Tough Times in La Calera – Guatavita to BOGOTA

Emotions during touring can swing from one extreme to another without notice.  Well mine can.  After having a positively awful night’s ‘sleep’ in a farm, I found myself at virtual breaking point in a crime ridden town (or so I thought) on the outskirts of Bogota not really knowing what to do with myself.

I had been trying to ride through the National Park of Chingaza (which is situated high up to the east of Bogota) and then come back down to Choachi before climbing back up and down Guadalupe hill, entering Bogota near La Candelaria and the central district.  Thus riding beautiful páramo, less traffic and minimising any cycling needed in Bogota. Unfortunately, I had to delay my plan due to mechanical issues (old chain slipping on old cogs on steep slopes) and the subsequent mini-emotional breakdown (details in video below).  Whilst in La Calera, I found out that Chingaza is closed to cyclists…even on the main roads…  Also, they told me Guadalupe has, historically, been bad for delinquency; robberies have occurred on the quiet road; the entrance of which is close to a sketchy part of Bogota.  I doubt it’s a significant risk but it’s hard to be sure.

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The top of the climb, of which the last part is quite steep…

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Explanation in video…

Cut to a few days later I find myself in the Parque Nacionales office in Bogota (Carrera 10 # 20-30) seeking special permission to enter the park. I asked why bicycles weren’t allowed in the park (since Alaska, this is the first time I’d heard of such a thing for national parks).  The first reason the Parque Nacionales office gave me was that there was work going on in the park (a dam?) that resulted in heavy trucks driving fast around the narrow curved roads; this, they claim, is potential dangerous to cyclists.  The second reason is that cyclists haven’t respected the rules of the park and ride off road ‘damaging’ the paths.  What? But cars are allowed in.  Yep.  I mean surely a couple of bicycle tracks in the páramo is far less damaging than the emissions and noise produced by the cars.  If it’s an environmental issue, cycling should be encouraged and cars banned!!  Anyway, those are the rules, so special permission is needed (and potentially possible) if you ask at the Parque Nacionales office. but they also suggested I’d need a guide and that was 60,000pesos per day.  My trip to the park is now looking less likely…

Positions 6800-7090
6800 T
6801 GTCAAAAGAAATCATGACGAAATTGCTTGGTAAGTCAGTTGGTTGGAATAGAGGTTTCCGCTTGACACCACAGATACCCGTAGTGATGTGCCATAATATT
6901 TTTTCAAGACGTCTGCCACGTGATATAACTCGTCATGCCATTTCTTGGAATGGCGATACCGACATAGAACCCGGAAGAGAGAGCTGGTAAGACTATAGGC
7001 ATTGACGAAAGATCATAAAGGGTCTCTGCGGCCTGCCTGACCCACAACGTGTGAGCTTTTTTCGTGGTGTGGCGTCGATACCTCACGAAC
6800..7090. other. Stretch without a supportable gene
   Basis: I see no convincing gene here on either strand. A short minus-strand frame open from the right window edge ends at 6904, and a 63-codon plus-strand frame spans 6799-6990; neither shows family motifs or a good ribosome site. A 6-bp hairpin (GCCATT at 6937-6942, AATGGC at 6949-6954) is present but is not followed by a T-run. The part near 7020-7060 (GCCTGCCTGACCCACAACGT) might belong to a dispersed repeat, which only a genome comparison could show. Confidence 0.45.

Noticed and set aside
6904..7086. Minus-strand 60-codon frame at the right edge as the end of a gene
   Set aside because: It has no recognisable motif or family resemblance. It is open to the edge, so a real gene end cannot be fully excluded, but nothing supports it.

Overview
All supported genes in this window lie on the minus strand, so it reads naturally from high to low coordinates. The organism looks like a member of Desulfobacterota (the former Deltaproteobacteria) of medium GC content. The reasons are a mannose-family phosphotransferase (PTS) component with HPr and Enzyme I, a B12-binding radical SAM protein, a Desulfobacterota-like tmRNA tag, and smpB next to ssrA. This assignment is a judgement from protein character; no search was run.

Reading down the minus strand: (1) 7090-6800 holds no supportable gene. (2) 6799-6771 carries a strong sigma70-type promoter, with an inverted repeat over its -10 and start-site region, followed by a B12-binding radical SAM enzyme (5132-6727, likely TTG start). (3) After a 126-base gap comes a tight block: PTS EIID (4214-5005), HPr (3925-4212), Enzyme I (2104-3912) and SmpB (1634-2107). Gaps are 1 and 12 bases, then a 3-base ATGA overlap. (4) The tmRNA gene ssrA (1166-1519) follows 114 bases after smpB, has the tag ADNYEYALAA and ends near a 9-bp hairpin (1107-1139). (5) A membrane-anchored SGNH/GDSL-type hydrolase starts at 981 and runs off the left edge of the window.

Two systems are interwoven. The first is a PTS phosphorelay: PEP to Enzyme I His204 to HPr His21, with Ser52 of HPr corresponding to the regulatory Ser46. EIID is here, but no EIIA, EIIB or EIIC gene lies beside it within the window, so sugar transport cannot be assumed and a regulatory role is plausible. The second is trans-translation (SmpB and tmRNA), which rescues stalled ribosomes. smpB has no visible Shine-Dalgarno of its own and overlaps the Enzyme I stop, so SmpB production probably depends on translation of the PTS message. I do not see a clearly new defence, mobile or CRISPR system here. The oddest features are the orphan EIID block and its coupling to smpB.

This video tells the story of my route from Guatavita to Bogota:

ROUTE INFO:

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The black line represents the part I actually did until I camped and the red was my planned route. If possible, this route would be awesome (with permission or in the future if things changes)

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Estimated route (can’t guarantee it’s 100% accurate but could be used as a rough guide…)

GPX and more route details can be found here: http://ridewithgps.com/routes/8220292

ROUTE NOTES & TIPS: The day before I had followed the main road out of Guatavita to Guasca.  After going straight past the turn off to Guasca (I’m told La Siecha lakes are amazing but a bit of a climb) it became quite grim with fast truck and bus traffic (it was around 4pm).  Just before the road meets Carretera 50 I took a left hand dirt road that proceeded to climb steadily. It’s on Google maps, mostly. This is way harder than taking the main road, getting quite steep towards the toP, but was a fairly pleasant traffic free climb.  I thought I’d have to head down to La Calera in order to climb back up but this didn’t turn out to be the case (check Mi Tolima for good food, wooden tables in the middle of several other cafe / restaurants next to the two bike shops; the only hotel was across the stream and down a couple of blocks; was ok).

And so I can confirm:  between Bucaramanga and Bogota, it’s possible to follow EPIC mainly unpaved routes with significant changes in elevation and geography pretty much the whole way (although always prudent to check with locals on current safety conditions). It’s impossible to be disappointed.


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